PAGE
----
An ASL DictionarySigning Savvy is a sign language dictionary containing several thousand high resolution videos of American Sign Language (ASL) signs, fingerspelled words, and other common signs used within the United States and Canada.
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Since ASL is a visual-gestural language, not a spoken consecutive language, it can only truly be recorded in video and not captured in writing. Many writing systems have been developed for ASL, but none of them have reached a critical mass, probably because it is difficult to capture handshape, location, palm orientation, movement and non-manual signals in a written word. For that reason, when scribing ASL, many people rely on the linguistic convention called "glossing," which means writing a word in your native language for each sign that appears. This is not a perfect system, but it can be useful when discussing the syntax of other languages, signed or spoken.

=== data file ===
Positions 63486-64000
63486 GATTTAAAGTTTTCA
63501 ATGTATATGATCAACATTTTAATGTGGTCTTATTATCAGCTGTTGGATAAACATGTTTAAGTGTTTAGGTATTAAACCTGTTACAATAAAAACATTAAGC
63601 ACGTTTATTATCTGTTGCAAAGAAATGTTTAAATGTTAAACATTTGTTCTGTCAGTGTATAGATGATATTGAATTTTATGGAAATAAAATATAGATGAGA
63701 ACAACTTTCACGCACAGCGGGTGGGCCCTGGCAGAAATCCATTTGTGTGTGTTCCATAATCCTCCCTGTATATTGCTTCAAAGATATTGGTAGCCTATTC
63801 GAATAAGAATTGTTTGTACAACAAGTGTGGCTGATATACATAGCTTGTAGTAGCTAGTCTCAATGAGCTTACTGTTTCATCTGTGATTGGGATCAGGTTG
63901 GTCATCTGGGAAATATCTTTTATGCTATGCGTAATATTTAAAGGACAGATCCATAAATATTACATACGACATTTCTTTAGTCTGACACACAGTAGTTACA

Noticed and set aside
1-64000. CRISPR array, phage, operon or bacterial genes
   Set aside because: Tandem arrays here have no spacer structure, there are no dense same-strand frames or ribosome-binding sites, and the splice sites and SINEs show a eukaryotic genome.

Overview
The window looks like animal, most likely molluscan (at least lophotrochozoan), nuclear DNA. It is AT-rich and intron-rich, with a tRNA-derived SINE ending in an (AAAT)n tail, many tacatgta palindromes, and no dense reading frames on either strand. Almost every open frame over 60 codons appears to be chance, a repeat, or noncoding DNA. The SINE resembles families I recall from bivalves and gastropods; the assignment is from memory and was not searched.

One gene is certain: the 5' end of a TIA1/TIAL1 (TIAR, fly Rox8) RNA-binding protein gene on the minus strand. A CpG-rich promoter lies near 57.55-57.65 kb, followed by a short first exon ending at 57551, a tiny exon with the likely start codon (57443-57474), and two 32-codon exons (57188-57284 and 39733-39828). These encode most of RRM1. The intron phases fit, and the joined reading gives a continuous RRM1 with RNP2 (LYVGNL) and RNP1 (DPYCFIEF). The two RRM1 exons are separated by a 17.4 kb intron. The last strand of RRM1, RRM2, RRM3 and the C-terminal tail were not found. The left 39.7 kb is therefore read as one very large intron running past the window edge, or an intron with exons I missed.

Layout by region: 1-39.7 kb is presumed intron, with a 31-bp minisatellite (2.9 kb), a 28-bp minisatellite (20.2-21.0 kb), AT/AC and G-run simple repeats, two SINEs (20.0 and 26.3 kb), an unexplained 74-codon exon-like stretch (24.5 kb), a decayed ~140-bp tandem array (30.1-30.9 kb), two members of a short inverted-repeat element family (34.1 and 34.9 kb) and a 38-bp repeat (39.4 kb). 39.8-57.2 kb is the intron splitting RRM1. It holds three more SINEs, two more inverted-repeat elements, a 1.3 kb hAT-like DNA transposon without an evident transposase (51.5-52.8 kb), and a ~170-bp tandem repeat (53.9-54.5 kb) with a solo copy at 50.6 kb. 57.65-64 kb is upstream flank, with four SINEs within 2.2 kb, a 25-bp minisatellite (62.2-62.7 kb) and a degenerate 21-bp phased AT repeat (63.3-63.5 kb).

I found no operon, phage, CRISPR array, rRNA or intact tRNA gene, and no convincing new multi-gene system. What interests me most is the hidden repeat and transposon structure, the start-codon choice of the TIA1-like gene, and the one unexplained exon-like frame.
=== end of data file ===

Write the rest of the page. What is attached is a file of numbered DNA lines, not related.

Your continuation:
Glossing - Writing a word in your native language for each sign that appears. ASL is not a writen language, so glossing is not a translation, but a description of what was signed, including signs used, important body language, and accepted glossing symbols.
When writing an English gloss for an ASL sentence, conventions are followed.
Here are a few glossing conventions that are commonly used:
- Signs are capitalized, such as BOY, HOUSE, ME
- Words that are fingerspelled have dashes written between the letters, such as M-A-R-Y, D-O-G, S-A-L-E
- Classifiers are written as CL: handshape, such as CL:3 (vehicle), CL: 55 (feet), CL: CC (telephone pole)
Classifiers - A classifier is a combination of a classifier handshape and movement root that are made to reference whole phrases with a single sign. First a signer will sign the subject, then they can use a classifier to describe something about that subject - what it looks like, where it is, how it moves or behaves.
These are not all of the conventions, these are only a few. What other ASL conventions do you know? Share them in the comments below.
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